Information for patients

Have you been diagnosed with throat cancer?

Learn about minimally invasive surgery

Diagnosis and treatment options

The throat is the name usually given to the anterior part of the neck. It refers to the initial portion of the digestive tract following the mouth, which anatomically corresponds to the pharynx (more correctly to a portion of the pharynx called oropharynx). Tumors growing in this site, specially those related to the Human Papillomavirus (HPV) arise from the tonsil (pharyngeal tonsil) or from the base of the tongue (actually, from the lingual tonsil).

            If you have been diagnosed with throat cancer your doctor will discuss with you your particular condition, the treatment options, and the best alternative in your case. Depending on the size of the tumor, the particular location and extension, treatment options may include surgery, chemotherapy or radiotherapy, or a combinations of those. If they recommend a non-surgical primary treatment, they should explain why, since current scientific evidence suggests that the sequelae of minimally invasive surgical treatments might be milder than those of radiotherapy / radiochemotherapy. If your doctors recommend surgery, there are two basic ways to approach it: open surgery or transoral minimally invasive surgery (through the mouth).

Open surgery

For traditional open surgery, it is necessary to make incisions in the skin. For the usual approach to the oropharynx, this incision is made in the lower lip and the skin of the chin and later the jaw bone must also be cut (it will be joined again with a screwed titanium plate). It is also necessary to cut the deep soft tissues down to the oropharynx.

            A safety tracheostomy is usually required temporarily. In addition, it is often necessary to transfer tissue from other parts of the body to restore the area from which the tumor has been removed. This implies additional damage and a substantial prolongation of surgical time and subsequent hospital stay. Given that the results regarding cancer control are comparable and the associated problems greater, open surgery for oropharyngeal cancer has been abandoned in recent years in favor of minimally invasive surgery. Even so, there will be cases, especially for locally advanced tumors, that will continue to require open or combined approaches.

Minimally invasive surgery

Minimally invasive surgery was designed to minimize the damage associated with surgical procedures, particularly with the surgical approach. In the case of oropharyngeal cancer, this access is through the mouth, so that the tumor is reached directly without making any type of external incision.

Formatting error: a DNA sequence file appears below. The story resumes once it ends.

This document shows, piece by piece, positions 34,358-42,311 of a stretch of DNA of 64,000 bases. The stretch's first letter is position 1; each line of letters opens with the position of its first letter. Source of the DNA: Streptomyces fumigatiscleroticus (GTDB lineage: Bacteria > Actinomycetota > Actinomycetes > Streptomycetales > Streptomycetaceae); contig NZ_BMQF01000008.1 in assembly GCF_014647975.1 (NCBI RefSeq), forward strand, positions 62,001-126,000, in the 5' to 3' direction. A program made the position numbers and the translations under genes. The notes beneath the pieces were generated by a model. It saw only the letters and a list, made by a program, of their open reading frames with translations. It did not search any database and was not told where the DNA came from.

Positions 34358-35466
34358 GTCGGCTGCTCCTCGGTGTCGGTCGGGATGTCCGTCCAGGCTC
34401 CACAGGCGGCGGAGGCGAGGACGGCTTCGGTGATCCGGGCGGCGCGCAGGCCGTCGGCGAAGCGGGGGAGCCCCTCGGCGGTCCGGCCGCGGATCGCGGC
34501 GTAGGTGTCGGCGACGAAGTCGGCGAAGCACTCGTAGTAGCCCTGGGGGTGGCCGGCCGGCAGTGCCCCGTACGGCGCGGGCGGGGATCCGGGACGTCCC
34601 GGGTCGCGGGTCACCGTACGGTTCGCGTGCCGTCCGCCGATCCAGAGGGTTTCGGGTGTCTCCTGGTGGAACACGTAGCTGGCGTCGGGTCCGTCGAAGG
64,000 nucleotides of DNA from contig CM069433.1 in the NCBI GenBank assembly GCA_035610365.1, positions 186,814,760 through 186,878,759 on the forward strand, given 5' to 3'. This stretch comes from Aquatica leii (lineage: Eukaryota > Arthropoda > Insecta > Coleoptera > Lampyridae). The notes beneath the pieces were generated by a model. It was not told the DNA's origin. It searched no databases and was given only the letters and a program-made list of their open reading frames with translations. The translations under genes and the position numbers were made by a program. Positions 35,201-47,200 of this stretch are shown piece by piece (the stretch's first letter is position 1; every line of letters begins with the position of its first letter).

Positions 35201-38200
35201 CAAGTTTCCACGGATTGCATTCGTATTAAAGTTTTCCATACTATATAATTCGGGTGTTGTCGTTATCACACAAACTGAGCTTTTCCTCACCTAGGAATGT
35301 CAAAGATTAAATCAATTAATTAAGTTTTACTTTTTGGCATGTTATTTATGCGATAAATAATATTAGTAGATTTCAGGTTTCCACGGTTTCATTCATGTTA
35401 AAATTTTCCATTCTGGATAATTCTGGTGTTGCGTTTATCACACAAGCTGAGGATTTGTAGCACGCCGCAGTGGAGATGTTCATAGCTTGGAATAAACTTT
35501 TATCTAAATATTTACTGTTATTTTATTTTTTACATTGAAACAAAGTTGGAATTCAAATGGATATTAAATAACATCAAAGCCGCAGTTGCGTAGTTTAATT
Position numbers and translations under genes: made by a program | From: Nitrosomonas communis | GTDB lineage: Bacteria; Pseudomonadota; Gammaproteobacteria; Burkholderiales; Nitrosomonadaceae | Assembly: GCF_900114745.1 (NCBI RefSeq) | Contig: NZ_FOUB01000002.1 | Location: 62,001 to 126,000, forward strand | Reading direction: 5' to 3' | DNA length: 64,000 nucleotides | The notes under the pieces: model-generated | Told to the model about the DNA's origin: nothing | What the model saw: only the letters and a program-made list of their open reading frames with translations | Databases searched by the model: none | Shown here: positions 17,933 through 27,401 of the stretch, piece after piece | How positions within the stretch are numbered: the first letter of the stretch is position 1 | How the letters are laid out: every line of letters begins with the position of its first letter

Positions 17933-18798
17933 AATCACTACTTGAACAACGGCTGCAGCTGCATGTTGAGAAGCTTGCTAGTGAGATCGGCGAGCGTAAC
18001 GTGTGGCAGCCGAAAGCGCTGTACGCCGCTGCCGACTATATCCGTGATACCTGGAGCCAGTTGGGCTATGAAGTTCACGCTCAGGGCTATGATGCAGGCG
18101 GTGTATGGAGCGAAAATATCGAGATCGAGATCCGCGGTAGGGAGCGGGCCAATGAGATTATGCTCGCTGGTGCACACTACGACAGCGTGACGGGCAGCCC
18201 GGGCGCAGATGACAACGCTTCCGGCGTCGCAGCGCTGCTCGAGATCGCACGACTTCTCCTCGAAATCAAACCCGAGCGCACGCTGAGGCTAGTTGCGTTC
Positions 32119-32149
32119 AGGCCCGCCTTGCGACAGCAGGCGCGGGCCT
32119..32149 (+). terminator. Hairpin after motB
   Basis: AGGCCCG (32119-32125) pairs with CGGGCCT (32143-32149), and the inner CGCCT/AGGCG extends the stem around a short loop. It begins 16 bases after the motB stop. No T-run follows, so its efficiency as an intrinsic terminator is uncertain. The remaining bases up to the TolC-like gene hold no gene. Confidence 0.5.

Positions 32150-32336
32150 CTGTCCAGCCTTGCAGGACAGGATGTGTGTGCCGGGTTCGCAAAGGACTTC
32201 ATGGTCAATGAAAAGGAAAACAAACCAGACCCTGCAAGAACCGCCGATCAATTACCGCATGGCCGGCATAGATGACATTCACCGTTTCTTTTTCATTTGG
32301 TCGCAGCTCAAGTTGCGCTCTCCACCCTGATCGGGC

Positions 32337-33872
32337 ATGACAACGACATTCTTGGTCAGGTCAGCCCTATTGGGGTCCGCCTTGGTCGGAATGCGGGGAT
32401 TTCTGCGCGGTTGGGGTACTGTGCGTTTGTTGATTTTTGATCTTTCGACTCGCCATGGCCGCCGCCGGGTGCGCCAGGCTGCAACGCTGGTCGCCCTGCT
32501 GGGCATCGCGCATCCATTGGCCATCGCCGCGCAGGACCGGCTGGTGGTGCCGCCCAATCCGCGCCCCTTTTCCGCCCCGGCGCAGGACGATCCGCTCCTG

Minimally invasive surgery is highly dependent on technology. These approaches can only be performed if the technical capacity exists to visualize and manipulate tissues effectively and safely. Transoral laser microsurgery is one of these options. A microscope is used for visualization and the laser is used as the cutting instrument. However, this technique has important limitations in vision capacity (which must always be in a “straight line”) and manipulation.

            The development of imaging systems in surgery is definitely evolving towards endoscopic vision. There are various transoral endoscopic surgical techniques. Robotic surgery is actually the most sophisticated form of endoscopic surgery that exists, offering a number of advantages over transoral laser microsurgery and other forms of transoral endoscopic surgery.

Transoral Robotic Surgery

The da Vinci Robotic Surgery System allows surgeons to work through the mouth and operate on the oropharynx without visible scars (except for those associated with neck node removal if required). Its key features are:

– It provides a high definition close 3D view (endoscopic) of the surgical field.

– The instruments have a movement capacity that exceeds that of the human hand

– This provides the surgeon with better vision, precision and control.

            The surgeon controls the da Vinci so that the movements of his hands are transmitted to the small, precise instruments inserted into the patient’s body (this is named telesurgery).

            Like all surgical procedures, Transoral Robotic Surgery is associated with risks. There may be postoperative bleeding that can be life-threatening, or difficulty to swallow that may make it necessary to feed through a tube; in very rare cases this may be permanent. However, the need for feeding tubes is much less frequent in patients treated with transoral surgery than in those treated with open surgery or radiochemotherapy. There are risks to the airway that may require a prolonged connection to a respirator or a hole in the neck (tracheostomy) to breathe. Likewise, the need for a tracheostomy is exceptional in transoral surgery and routine in open surgery. There may be lesions on the tongue, difficulty to move the tongue or to open the mouth, dental lesions, changes in the speech, etc. Potentially any minimally invasive procedure may need to be “converted” to open surgery due to impossibility of performance or safety concerns. This is usually exceptional with proper planning. Your doctors will explain in detail the risks associated with the procedures.

            Of course this technology is also applicable to benign tumors of the oropharynx.

            If you have been diagnosed with throat cancer, robotic surgery may be an option. Your doctor should review the information available and evaluate the surgical and non-surgical treatment options with you to make the most appropriate decision. Normally, if you are a candidate for Transoral Robotic Surgery and your doctors recommend it, it will be because they consider that this is the option with better functional expectations and fewer sequelae associated with the treatment of your disease.

August, 2021

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